With a Supreme Court ruling expected by the end of June, the fate of ObamaCare is at the back of everyone’s minds right now. Unfortunately for Big-O, more than two-thirds of Americans want ObamaCare gutted, neutered, or thrown out completely, according to a poll conducted by the New York Times and CBS News. A mere 24% want the law to stand, unaltered.
The new poll doesn’t show too much change between public sentiment now and before the Supreme Court first faced the challenge against President Obama’s controversial healthcare reform in March. As for the now, almost half of those polled, 41%, say that the law should be dropped without a second thought. Of the remainder, 27% seem to accept most of the reforms, but specifically say that the individual mandate needs to be dropped. Only 24% want the law to remain as it is.
One of the main problems with the law is that it has faced intense criticism and opposition from the right, while only fetching mediocre support from the left in recent months. Of course, two-thirds of Republicans want the law gone. That should be obvious. But only a meager 43% of Democrats want the law preserved in its entirety. On the Independent side, 70% want the law to be changed or dropped, with most of them favoring the “dropped” option. Only 22% of Independents want the law to stay as is.
The demographic spread of the poll yields some interesting results as well. One-third of the respondents with a college degree want the law upheld, while only 20% without support it.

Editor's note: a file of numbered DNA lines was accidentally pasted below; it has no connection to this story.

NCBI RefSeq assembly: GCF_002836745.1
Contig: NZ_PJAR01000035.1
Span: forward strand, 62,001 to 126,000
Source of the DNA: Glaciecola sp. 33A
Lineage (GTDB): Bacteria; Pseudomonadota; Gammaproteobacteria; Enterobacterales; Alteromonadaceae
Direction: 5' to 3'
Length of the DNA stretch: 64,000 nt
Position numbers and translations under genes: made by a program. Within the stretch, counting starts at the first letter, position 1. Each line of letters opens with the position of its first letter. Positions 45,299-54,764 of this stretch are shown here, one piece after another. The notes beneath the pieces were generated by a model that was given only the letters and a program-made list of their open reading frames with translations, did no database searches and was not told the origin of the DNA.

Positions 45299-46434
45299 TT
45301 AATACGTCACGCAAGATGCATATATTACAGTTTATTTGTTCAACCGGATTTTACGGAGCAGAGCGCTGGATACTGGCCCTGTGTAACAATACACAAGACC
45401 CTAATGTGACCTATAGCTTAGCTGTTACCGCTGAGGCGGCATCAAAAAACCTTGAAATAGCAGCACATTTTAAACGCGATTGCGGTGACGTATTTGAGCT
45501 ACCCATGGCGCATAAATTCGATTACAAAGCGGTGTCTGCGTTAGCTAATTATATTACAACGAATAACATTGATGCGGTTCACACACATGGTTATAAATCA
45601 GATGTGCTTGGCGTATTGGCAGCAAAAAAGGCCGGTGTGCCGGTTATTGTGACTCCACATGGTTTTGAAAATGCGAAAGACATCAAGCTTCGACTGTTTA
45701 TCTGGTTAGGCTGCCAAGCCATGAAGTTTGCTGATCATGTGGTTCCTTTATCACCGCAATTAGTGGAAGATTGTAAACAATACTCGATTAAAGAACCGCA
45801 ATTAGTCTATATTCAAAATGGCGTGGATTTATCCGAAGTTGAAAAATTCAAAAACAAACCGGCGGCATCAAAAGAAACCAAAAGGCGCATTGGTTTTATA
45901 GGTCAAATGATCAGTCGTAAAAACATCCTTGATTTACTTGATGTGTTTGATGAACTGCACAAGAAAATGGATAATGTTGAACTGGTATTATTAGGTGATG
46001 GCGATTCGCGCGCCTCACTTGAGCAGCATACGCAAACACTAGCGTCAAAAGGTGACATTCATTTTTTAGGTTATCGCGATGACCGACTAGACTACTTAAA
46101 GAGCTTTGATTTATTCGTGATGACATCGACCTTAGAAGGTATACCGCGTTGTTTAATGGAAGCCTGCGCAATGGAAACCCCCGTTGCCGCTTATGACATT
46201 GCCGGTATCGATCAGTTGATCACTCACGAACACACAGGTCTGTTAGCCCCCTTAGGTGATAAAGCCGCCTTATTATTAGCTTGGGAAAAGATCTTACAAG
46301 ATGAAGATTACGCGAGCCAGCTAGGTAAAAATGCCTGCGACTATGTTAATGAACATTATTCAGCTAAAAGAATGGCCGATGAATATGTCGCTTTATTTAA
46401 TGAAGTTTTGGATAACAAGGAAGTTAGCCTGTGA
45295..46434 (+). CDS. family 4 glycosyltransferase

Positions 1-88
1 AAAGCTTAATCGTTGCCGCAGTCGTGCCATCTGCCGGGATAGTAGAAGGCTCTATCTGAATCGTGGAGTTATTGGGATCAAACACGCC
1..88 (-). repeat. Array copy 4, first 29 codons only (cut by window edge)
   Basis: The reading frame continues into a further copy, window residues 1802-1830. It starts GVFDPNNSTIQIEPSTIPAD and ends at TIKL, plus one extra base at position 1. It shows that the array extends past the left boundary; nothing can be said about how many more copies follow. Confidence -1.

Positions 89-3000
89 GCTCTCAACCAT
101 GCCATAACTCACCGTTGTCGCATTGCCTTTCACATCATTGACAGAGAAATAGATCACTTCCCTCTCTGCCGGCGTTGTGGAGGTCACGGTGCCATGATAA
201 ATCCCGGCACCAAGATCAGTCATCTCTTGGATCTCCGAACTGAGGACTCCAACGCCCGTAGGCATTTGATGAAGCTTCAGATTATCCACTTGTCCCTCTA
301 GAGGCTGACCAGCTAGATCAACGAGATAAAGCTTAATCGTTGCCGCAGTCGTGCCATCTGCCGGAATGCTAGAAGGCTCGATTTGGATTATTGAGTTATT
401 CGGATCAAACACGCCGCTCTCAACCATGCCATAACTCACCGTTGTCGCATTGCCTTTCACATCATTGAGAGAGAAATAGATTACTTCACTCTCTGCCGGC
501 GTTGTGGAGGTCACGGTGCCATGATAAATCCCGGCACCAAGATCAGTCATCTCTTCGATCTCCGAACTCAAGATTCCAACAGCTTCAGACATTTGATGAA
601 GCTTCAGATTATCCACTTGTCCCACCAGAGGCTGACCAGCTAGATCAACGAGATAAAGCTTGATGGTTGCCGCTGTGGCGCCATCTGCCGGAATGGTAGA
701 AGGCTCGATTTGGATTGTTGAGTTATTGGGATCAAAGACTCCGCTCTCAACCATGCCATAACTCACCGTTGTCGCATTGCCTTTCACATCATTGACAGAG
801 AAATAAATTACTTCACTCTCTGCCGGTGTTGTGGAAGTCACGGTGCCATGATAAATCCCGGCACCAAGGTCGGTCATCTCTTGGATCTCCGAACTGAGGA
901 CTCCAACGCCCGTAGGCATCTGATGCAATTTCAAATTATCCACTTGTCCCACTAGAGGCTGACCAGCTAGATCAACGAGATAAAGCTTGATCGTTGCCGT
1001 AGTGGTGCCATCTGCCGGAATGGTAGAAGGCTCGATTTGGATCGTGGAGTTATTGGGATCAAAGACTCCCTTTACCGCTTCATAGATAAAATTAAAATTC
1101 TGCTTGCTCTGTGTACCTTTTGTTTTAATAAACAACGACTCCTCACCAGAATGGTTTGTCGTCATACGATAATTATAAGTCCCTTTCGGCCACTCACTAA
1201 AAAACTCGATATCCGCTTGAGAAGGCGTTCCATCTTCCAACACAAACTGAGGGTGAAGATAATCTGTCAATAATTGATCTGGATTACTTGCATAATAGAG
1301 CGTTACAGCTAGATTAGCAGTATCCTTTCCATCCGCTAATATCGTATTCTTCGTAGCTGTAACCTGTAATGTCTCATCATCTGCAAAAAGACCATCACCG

But will nationwide sentiment affect the decision-making process of the Supreme Court Justices?
“Supreme Court justices care more about the views of academics, journalists and other elites than they do about public opinion,” said authors of a 2010 study on the subject published in The Georgetown Law Journal. “This is true of nearly all justices and is especially true of swing justices, who often cast the critical votes in the court’s most visible decisions.”
The authors of the study, Lawrence Baum of Ohio State University and Neal Devins of the College of William & Mary, concluded that Supreme Court Justices are pretty uninterested in what we have to say.
Now for the boring stuff: The nationwide poll is based on telephone interviews conducted May 31 through June 3 on land-lines and cellphones with 976 adults, and has a margin of sampling error of plus or minus three percentage points.
Do you support ObamaCare? What do you think the Supreme Court will decide?